The word “sunshine” appears whole only in the third line, where the letters that make up the sun’s “shine” are more obscure than the letters that precede them, as if to evoke a darkening of this “sun” as integral to the appearance of its effect, its “shine”—as if, that is, to create a figural form that would materialize, graphically, the semantic complexity of the poetic epithet “negro sunshine.” The completeness of that “sunshine” is emphasized by what appears to be a punctuation mark that follows it (a full stop). The coal dust, a waste product from coal processing deployed as an artistic medium, expands the drawing’s figural explorations of the dynamics of agency and effect as it adds a hint of shine to the letters, a shine that is inseparable from the inherent darkness of the medium. The next word—“negro”—follows only in pieces, its “n” placed immediately after the full stop, severed from the “egro” that launches the line below, as if to stage a negation of the capacity of the word “negro” to signify anything at all. The drawing’s final two lines effect a similar severing. The word “sunshine” splits across the caesura of those lines into “s” and “unshine,” the latter a would-be neologism that suggests an undoing of the effect originally named in Stein’s epithet. A full stop follows the final line’s “unshine,” and an “n” follows that full stop. Might that “n,” like the “un” in “unshine,” be an “n” as in “no”? Might it also still be an “n” as in “negro,” now a letter leaving open for the future the possibility of the inscription of the whole of the phrase “negro sunshine”?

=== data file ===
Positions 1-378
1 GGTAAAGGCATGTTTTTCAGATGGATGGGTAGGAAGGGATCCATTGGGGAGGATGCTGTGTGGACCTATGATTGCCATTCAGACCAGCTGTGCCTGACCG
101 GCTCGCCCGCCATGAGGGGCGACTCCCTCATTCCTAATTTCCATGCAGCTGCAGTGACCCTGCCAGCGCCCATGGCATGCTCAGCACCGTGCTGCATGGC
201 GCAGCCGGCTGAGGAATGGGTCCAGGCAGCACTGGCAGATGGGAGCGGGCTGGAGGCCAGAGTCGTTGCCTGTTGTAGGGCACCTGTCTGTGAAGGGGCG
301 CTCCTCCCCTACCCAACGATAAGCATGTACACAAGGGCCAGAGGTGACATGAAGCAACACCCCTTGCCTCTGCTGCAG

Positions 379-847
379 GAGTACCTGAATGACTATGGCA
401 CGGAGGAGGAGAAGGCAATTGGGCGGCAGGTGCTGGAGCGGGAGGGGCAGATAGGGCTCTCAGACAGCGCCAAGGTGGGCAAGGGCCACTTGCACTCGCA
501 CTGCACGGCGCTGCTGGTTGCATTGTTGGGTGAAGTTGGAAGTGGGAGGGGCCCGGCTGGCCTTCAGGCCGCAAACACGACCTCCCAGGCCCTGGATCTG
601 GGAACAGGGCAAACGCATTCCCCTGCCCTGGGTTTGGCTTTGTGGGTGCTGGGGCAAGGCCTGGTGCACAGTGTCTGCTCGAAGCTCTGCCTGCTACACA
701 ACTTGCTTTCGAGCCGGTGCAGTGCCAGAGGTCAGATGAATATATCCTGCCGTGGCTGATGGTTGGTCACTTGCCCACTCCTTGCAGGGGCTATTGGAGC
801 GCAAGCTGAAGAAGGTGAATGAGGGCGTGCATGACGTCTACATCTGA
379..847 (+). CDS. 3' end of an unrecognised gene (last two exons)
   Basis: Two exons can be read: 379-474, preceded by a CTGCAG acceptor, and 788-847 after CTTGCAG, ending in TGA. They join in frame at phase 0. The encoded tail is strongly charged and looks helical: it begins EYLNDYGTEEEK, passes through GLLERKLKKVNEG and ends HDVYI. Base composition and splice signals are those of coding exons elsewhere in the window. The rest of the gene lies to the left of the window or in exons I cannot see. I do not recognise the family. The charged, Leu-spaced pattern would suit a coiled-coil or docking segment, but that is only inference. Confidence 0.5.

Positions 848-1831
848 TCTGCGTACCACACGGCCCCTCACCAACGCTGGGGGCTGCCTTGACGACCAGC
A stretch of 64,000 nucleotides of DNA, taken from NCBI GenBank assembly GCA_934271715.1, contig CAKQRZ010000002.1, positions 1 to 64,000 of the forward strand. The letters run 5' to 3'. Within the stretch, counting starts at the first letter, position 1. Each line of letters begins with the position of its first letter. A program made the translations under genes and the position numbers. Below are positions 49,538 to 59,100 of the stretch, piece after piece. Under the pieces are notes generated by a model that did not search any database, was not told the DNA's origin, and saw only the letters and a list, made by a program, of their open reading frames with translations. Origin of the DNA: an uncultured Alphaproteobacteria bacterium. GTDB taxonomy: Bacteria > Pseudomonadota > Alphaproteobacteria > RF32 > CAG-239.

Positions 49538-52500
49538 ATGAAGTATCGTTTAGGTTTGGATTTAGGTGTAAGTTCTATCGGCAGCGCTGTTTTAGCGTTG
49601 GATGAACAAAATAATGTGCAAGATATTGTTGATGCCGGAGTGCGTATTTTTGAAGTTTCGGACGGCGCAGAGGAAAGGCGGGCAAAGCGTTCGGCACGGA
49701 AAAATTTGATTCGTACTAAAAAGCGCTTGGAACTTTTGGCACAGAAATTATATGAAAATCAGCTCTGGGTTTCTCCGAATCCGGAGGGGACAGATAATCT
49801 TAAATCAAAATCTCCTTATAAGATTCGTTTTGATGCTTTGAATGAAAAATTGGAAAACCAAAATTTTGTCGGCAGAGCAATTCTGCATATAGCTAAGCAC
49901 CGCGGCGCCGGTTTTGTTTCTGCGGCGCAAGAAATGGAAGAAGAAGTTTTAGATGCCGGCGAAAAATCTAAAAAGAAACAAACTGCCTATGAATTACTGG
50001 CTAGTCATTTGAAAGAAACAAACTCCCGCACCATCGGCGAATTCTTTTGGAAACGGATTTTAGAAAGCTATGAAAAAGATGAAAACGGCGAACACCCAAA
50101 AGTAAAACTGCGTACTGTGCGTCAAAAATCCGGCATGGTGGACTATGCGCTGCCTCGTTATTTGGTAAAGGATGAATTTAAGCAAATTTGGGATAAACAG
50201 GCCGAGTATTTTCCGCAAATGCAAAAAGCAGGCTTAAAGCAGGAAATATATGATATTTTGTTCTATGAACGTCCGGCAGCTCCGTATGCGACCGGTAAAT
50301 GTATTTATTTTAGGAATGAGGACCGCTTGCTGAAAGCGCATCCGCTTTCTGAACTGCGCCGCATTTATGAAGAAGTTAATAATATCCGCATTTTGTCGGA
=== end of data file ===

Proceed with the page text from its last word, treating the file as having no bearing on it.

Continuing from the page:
“My pieces are concerned,” Ligon has said, “with figuring out how to do something that the text does, but to do something else at the same time.”5 Doing something Stein’s text does, Ligon’s drawing experiments with the capacity of words to signify differently when presented in an iterative composition. Doing something else at the same time, the drawing makes of its own graphic means a device for recasting “negro sunshine” as something other than a sign for a racial stereotype.
Study for Negro Sunshine #2 is not a study in the sense that it is not a preparatory drawing. Rather, it is an early work in a series that includes examples made as recently as 2019. Study for Negro Sunshine #2 and other early drawings in the series anticipated the appearance of the words “negro sunshine” in a neon relief sculpture Ligon made in 2005, Warm Broad Glow, whose title is also a citation from the passage from “ Melanctha” quoted above. Reshaped in a font called American Typewriter and scaled up to sixteen feet across by three feet high, the white neon letters in Warm Broad Glow might call to mind a commercial sign. Seen in person, however, the perceptual effects of Warm Broad Glow are unlike those produced by commercial signage, and also notably unlike the effects produced by minimalist and post-minimalist neon works by artists such as Dan Flavin and Bruce Nauman.